Gender Inequality in Indonesia Limits Advancement, Progress: UNDP

United Nations Development Program Indonesia country director Christophe Bahuet, left, and UNDP Indonesia sustainable development goals adviser, Ansye Sopacua, at the 2016 Human Development Report launch in Jakarta on Wednesday (22/03). (JG Photo/Sheany)

By : Sheany | on 1:39 PM March 23, 2017
Category : News, Featured

Jakarta. Gender inequality in Indonesia is the main impediment to achieving global sustainable development, according to a report released by the United Nations Development Program on Wednesday (22/03).

According to the 2016 Human Development Report, there is a large disparity between the progress of men and women over the past 27 years. The systematic exclusion of women living in poverty further exacerbates gender inequality globally.

The  Human Development Index is calculated each year by the UNDP as a summary indicator of human development per country, and of men and women specifically, by combining data on life expectancy at birth, adult literacy, educational enrollment and average income measured as gross domestic product per capita.

According to the report, Indonesia marked an overall increase in the HDI over the past 27 years, where an upward trend was seen across the board in all the main categories listed in the index.

However, when the HDI of Indonesian women was measured against Indonesian men, the former scored 0.660 while the latter, 0.712. The values are between zero and one, and a greater HDI score is achieved when the lifespan, education level and gross domestic product per capita is higher.

"Human development for everyone cannot be achieved if half the population is held back," Ansye Sopacua, UN sustainable development goals adviser at UNDP Indonesia, said in Jakarta on Wednesday.

Ansye noted that women face a multitude of issues as a result of gender inequality, which in turn affects their life cycle. For example, Ansye explained that girls who have limited access to education or who do not have access at all, consequentially have diminished employment opportunities. As a result, this affects their access to health care services and pension later on.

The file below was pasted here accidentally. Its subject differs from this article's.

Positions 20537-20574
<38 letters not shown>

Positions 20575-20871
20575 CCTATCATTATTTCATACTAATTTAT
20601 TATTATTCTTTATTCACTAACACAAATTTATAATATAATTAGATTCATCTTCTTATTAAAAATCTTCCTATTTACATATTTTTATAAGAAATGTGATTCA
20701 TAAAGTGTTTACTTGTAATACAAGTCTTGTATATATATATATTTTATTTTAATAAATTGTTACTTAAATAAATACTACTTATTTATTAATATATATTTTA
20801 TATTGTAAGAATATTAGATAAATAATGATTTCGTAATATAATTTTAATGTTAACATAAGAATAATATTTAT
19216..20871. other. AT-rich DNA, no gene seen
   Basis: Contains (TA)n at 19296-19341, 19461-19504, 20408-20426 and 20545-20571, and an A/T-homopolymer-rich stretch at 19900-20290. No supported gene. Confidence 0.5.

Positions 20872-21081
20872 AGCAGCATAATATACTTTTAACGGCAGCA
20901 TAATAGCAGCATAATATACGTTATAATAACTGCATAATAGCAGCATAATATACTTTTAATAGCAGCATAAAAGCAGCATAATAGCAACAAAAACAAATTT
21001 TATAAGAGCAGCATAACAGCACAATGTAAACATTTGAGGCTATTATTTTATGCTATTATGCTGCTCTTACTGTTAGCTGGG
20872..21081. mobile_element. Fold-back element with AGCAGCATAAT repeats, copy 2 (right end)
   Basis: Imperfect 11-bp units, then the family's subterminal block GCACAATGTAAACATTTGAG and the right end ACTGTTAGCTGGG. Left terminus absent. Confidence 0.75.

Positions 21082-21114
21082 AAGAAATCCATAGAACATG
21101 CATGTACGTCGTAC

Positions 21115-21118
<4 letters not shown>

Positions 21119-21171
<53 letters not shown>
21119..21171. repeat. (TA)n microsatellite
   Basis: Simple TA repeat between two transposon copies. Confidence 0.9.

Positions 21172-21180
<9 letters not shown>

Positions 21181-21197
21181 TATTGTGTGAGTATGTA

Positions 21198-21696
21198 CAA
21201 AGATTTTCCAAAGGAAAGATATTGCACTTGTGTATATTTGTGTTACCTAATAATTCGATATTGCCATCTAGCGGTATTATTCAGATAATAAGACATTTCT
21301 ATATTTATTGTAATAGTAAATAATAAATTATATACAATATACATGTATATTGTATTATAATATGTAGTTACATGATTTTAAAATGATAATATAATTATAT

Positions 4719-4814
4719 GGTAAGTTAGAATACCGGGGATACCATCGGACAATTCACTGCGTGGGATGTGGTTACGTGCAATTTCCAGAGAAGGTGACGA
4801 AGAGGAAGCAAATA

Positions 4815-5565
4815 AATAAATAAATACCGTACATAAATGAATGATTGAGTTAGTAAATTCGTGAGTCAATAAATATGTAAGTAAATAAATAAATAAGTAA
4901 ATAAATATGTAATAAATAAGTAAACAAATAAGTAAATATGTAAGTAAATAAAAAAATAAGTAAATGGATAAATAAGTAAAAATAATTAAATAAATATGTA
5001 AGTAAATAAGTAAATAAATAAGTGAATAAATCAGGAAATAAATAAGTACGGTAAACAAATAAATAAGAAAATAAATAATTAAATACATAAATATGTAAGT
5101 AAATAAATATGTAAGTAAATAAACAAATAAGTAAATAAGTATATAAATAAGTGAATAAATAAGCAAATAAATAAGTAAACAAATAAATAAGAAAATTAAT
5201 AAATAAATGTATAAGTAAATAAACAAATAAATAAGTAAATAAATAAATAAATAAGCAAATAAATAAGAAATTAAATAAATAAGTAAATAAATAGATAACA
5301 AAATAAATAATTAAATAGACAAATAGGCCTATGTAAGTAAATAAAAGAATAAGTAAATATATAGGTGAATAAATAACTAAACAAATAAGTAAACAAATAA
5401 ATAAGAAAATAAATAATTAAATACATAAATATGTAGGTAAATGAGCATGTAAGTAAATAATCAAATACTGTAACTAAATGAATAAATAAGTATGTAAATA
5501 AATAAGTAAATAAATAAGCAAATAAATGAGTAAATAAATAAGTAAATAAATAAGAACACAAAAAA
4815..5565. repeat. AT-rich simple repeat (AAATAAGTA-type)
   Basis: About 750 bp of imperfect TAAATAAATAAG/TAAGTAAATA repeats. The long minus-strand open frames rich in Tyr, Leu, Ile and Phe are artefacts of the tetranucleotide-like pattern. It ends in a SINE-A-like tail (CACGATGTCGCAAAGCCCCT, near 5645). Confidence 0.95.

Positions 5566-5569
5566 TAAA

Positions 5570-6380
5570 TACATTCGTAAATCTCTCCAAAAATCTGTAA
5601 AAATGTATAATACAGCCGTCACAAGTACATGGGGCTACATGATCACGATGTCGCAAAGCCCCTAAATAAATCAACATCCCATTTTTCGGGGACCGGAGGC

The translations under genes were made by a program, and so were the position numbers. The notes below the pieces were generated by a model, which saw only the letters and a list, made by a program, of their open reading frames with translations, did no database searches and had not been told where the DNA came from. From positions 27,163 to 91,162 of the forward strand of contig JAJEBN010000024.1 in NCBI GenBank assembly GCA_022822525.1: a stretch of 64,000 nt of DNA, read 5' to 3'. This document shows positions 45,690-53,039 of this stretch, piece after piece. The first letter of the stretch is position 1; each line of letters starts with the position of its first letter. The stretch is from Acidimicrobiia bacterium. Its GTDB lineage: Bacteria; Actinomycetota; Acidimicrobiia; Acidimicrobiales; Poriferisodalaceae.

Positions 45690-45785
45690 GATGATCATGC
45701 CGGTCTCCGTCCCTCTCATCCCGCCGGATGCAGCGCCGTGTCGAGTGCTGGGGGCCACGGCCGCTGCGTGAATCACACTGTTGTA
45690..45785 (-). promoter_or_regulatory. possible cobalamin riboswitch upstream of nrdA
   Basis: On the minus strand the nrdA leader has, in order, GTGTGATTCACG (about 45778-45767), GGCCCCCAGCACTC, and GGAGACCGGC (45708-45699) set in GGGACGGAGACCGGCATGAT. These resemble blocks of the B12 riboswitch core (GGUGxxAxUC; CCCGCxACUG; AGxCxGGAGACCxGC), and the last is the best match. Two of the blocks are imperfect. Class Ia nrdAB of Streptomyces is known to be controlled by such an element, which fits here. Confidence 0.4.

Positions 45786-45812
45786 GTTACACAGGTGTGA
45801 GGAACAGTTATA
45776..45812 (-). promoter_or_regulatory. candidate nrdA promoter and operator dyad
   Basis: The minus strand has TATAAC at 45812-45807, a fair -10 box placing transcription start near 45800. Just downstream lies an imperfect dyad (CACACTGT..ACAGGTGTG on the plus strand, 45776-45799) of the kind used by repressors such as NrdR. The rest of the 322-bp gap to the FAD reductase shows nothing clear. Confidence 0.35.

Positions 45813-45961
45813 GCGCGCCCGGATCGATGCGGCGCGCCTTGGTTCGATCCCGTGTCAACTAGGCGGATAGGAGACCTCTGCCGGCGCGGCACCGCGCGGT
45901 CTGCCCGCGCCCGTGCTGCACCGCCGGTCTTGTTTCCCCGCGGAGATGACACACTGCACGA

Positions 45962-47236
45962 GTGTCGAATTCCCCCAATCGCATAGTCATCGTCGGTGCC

"One way to tackle [gender] inequality is through entrepreneurship training and having a greater representation of women in the House of Representatives," Ansye said.

Inclusive public policies and specific strategies to address gender inequality are needed to achieve global advancement, Ansye said.

Ansye also highlighted ways to foster inclusive growth: by creating jobs that cater to people from all socio-economic backgrounds; increasing opportunities for women by encouraging entrepreneurship; organizing community-based activities for young girls and women outside of their homes; providing subsidies that benefit women specifically; and implementing affirmative action policies such as a quota system to increase women's participation in the workforce. 

In Indonesia, women’s participation in the government remains low, at 17.1 percent. By comparison, in the Philippines, the percentage of women in the government is higher, at 27.1 percent.

"Gender inequality is very striking in the case of Indonesia [...] the report reinforces the need for action against inequality backed by the government's commitment to tackle gender inequality issues," UNDP Indonesia country director Christophe Bahuet said.

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